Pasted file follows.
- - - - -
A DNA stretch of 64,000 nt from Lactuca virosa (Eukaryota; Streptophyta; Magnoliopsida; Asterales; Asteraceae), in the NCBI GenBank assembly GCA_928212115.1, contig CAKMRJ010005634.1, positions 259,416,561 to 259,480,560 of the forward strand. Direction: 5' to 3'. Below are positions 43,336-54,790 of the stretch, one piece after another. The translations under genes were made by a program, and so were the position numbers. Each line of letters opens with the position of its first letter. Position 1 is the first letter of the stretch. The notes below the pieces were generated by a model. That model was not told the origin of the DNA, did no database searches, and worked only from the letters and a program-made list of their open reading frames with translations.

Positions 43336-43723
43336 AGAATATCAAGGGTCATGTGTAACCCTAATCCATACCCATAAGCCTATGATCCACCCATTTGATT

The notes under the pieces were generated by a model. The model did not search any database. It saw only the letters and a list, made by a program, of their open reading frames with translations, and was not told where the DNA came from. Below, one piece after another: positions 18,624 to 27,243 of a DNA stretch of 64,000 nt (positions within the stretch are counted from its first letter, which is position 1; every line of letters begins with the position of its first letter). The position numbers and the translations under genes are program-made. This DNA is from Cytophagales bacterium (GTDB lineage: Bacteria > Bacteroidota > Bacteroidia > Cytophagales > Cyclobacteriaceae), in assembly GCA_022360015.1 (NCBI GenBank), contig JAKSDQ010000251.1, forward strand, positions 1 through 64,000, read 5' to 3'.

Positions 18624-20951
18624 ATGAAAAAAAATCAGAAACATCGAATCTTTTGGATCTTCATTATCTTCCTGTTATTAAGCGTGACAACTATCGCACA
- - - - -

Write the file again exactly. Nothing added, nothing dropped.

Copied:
A DNA stretch of 64,000 nt from Lactuca virosa (Eukaryota; Streptophyta; Magnoliopsida; Asterales; Asteraceae), in the NCBI GenBank assembly GCA_928212115.1, contig CAKMRJ010005634.1, positions 259,416,561 to 259,480,560 of the forward strand. Direction: 5' to 3'. Below are positions 43,336-54,790 of the stretch, one piece after another. The translations under genes were made by a program, and so were the position numbers. Each line of letters opens with the position of its first letter. Position 1 is the first letter of the stretch. The notes below the pieces were generated by a model. That model was not told the origin of the DNA, did no database searches, and worked only from the letters and a program-made list of their open reading frames with translations.

Positions 43336-43723
43336 AGAATATCAAGGGTCATGTGTAACCCTAATCCATACCCATAAGCCTATGATCCACCCATTTGATT

The notes under the pieces were generated by a model. The model did not search any database. It saw only the letters and a list, made by a program, of their open reading frames with translations, and was not told where the DNA came from. Below, one piece after another: positions 18,624 to 27,243 of a DNA stretch of 64,000 nt (positions within the stretch are counted from its first letter, which is position 1; every line of letters begins with the position of its first letter). The position numbers and the translations under genes are program-made. This DNA is from Cytophagales bacterium (GTDB lineage: Bacteria > Bacteroidota > Bacteroidia > Cytophagales > Cyclobacteriaceae), in assembly GCA_022360015.1 (NCBI GenBank), contig JAKSDQ010000251.1, forward strand, positions 1 through 64,000, read 5' to 3'.

Positions 18624-20951
18624 ATGAAAAAAAATCAGAAACATCGAATCTTTTGGATCTTCATTATCTTCCTGTTATTAAGCGTGACAACTATCGCACA